Byline: A standby and two callout for both boats meant the volunteers of the charity’s lifeboats were kept busy, as the displays carried on overhead on a great day, the second of Rhyl’s third annual Air Shows.
Page Content:

The crew were awoken from their slumbers at 7.46am on Sunday, to come to immediate readiness for assistance to the gas rig at the Douglas Complex, 11 miles out. As the crew were assembling, the rig reported a false alarm and the crew were stood down, classing this service as a standby.
The crew had just started allowing the public to board the lifeboat at the station at 12.30pm, when Rhyl harbour master reported a small leisure fishing boat with four people on board, out of Rhyl, had developed engine trouble. The All-weather lifeboat launched within five minutes, and found the boat with three adults, one child and one dog, about three miles North-West of Rhyl, around the Rhyl Flats wind farm. A tow was undertaken to Rhyl harbour, after taking two adults and the child off the boat for safety reasons . At Rhyl harbour entrance, the tow was transferred to the inshore lifeboat to take the boat under Rhyl pedestrian/cycle bridge, so it did not need to be raised because of the impending start of the air show. The casualty was returned to it’s launching slipway at 1.50pm.

Because the Air Show was starting at 2pm, the all-wesather lifeboat was unable to recover, as they would be encroaching into the restricted zone around the display area. The Inshore lifeboat was recovered quickly.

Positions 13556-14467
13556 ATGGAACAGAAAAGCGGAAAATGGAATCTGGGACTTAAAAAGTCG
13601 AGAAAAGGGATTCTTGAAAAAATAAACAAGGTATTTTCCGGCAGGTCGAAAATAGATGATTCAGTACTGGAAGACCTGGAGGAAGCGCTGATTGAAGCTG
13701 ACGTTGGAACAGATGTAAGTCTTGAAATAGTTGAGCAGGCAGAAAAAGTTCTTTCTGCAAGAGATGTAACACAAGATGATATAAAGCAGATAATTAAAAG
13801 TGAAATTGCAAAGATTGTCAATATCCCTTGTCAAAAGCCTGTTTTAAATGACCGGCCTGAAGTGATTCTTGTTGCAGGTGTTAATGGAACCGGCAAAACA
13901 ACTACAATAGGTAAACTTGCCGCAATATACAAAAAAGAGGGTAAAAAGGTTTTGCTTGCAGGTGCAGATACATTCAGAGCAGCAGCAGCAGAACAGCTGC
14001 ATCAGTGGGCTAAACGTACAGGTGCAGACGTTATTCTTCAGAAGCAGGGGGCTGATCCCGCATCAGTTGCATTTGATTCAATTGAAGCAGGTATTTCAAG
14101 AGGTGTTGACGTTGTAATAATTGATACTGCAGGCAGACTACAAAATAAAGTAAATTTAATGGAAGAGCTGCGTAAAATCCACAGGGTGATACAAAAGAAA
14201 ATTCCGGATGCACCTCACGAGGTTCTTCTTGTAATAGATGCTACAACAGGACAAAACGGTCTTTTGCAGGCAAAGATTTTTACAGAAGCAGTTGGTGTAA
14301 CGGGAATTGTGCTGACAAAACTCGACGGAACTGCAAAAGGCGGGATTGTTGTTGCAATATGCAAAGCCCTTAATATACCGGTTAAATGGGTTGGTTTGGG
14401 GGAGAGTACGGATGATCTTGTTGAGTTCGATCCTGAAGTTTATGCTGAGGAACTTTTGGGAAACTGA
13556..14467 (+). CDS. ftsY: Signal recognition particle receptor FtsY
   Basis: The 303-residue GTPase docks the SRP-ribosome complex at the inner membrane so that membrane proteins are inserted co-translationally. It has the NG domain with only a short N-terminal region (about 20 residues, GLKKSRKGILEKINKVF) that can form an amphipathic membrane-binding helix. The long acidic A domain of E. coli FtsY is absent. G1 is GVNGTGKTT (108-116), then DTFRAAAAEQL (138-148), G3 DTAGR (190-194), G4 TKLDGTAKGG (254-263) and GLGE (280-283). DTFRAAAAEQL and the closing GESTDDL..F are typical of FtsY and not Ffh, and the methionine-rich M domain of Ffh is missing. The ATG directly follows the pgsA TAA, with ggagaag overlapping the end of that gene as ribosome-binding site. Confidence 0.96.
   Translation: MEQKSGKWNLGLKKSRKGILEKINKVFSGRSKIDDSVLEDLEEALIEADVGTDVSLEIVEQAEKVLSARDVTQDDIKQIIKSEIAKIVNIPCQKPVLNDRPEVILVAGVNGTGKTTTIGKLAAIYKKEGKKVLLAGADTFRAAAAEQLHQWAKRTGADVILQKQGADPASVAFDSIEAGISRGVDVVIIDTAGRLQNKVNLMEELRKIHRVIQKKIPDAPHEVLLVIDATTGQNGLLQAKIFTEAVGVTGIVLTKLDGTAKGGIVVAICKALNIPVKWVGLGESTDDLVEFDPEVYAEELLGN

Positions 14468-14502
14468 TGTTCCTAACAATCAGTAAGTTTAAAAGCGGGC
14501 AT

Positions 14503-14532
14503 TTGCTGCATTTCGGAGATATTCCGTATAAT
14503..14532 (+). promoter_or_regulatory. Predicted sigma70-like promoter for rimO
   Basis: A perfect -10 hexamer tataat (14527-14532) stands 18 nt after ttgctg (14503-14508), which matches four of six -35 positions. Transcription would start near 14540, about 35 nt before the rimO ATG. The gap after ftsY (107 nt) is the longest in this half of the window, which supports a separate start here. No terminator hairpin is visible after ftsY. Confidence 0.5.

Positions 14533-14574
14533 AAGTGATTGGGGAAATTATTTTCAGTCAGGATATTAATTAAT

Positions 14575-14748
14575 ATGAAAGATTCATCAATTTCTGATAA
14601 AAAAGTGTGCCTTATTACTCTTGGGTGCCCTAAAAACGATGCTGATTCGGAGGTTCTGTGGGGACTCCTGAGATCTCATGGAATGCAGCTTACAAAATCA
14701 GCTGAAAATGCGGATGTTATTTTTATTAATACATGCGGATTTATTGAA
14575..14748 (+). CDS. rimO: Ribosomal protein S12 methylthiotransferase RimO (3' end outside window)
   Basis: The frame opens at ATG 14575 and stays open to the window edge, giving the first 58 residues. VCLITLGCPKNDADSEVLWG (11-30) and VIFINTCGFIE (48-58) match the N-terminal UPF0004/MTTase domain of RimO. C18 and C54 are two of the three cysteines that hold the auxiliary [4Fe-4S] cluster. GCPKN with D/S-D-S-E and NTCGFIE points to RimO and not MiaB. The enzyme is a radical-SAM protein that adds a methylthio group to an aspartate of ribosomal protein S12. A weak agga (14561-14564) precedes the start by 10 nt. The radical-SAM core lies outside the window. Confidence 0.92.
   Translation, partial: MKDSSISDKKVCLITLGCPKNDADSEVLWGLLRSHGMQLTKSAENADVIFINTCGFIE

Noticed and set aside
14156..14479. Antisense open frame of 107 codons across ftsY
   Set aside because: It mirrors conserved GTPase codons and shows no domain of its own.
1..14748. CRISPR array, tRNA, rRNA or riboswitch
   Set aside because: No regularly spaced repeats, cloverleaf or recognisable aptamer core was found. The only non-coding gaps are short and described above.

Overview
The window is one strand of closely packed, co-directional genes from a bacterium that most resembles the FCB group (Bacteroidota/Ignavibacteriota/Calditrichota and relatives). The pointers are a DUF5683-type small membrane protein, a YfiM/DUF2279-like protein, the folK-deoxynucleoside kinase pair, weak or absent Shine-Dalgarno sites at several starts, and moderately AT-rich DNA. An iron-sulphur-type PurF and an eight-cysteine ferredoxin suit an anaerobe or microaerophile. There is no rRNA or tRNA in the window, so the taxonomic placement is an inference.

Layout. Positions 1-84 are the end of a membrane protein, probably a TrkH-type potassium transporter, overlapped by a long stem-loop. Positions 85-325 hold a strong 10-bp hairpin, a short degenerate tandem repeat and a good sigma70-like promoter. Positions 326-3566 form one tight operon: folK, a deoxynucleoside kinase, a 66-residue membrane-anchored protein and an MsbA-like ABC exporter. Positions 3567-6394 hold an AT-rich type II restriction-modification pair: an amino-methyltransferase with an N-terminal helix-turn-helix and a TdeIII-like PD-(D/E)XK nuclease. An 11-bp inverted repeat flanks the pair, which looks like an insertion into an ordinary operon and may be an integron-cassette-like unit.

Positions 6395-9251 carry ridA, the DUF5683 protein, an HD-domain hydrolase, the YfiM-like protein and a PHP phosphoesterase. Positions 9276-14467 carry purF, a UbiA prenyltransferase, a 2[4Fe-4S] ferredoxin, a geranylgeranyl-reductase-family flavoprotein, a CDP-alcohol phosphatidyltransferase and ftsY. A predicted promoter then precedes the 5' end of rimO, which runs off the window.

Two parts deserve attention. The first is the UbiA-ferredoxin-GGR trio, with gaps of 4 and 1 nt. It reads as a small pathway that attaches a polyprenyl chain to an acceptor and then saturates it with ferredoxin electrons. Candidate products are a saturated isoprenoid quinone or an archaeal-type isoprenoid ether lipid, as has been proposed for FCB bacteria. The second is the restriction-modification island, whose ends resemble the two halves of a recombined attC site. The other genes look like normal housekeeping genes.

The lifeboat therefore held off some distance out , and enjoyed some of the displays there.
At 2.56pm, a call came through from the beach lifeguards at Prestatyn, that a lady had dislocated her knee on the beach at Ffrith in Prestatyn. The lifeguards reported access for emergency services was limited, and so the lifeboats made their way to just offshore the casualty. Two of the crew waded from the lifeboat to shore with first aid and pain relief, and a basket stretcher for the casualty.This was followed up by the inshore lifeboat crew launching to assist on shore. Treatment was carried out with the assistance of local coastguards and the lifeguards, and the lady was made comfortable until an ambulance neared the site. The lady was taken in the stretcher to the ambulance, handed over to the ambulance personnel, and then the lifeboat crews returned to their boats at 3.49pm.

Again, because the second part of the air show was already being carried out, the crews had to stand off until the main event – The Red Arrows- completed their display. The lifeboats returned to station at 6pm, some 5.5 hours after launching.

The one up side of these services meant that the lifeboat crews were treated to an unusual view of the displays, with Rhyl promenade in the background.

The attached photos show—
1 The first casualty as the lifeboat approached.
2 The view from the lifeboat of the lady on Ffrith beach with ambulance, coastguard , lifeguard and RNLI personnel.
3 The Red Arrows flying over Rhyl as they start their display. The Red Arrows flying over Rhyl as they start their display.
4 Rhyl ILB towing casualty into harbour.
5 The Coastguard helicopter 936 on exercise with Rhyl lifeboat 29.08.2015
6 The Vulcan bomber over Rhyl (last time to be sen flying in Wales)The Vulcan bomber over Rhyl (last time to be sen flying in Wales)